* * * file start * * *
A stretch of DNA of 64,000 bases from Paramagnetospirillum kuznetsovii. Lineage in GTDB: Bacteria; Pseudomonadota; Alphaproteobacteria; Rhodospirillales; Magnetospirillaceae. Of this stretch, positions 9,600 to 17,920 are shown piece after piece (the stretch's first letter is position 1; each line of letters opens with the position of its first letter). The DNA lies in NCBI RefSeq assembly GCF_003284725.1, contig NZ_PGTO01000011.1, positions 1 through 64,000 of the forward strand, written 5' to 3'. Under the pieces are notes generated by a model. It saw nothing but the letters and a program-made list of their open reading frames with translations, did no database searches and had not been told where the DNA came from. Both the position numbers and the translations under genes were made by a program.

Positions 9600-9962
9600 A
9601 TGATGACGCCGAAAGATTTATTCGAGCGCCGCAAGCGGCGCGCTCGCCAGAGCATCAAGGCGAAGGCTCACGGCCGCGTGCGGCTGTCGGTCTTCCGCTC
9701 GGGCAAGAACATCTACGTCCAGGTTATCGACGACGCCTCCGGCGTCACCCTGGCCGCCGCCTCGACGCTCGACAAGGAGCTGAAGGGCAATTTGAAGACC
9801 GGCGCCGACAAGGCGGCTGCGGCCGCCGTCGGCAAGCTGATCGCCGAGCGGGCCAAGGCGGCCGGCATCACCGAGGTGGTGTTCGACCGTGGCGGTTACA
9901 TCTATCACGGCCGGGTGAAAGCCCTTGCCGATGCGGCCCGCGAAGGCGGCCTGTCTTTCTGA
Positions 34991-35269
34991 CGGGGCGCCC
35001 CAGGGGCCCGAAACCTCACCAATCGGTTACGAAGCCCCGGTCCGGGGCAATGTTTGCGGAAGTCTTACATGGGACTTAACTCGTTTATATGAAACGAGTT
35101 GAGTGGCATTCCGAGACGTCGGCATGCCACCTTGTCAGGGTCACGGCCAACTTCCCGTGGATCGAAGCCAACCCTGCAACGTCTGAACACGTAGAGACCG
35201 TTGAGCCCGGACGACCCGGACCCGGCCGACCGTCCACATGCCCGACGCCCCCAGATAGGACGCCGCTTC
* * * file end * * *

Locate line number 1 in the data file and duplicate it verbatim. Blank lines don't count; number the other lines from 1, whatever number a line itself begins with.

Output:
A stretch of DNA of 64,000 bases from Paramagnetospirillum kuznetsovii. Lineage in GTDB: Bacteria; Pseudomonadota; Alphaproteobacteria; Rhodospirillales; Magnetospirillaceae. Of this stretch, positions 9,600 to 17,920 are shown piece after piece (the stretch's first letter is position 1; each line of letters opens with the position of its first letter). The DNA lies in NCBI RefSeq assembly GCF_003284725.1, contig NZ_PGTO01000011.1, positions 1 through 64,000 of the forward strand, written 5' to 3'. Under the pieces are notes generated by a model. It saw nothing but the letters and a program-made list of their open reading frames with translations, did no database searches and had not been told where the DNA came from. Both the position numbers and the translations under genes were made by a program.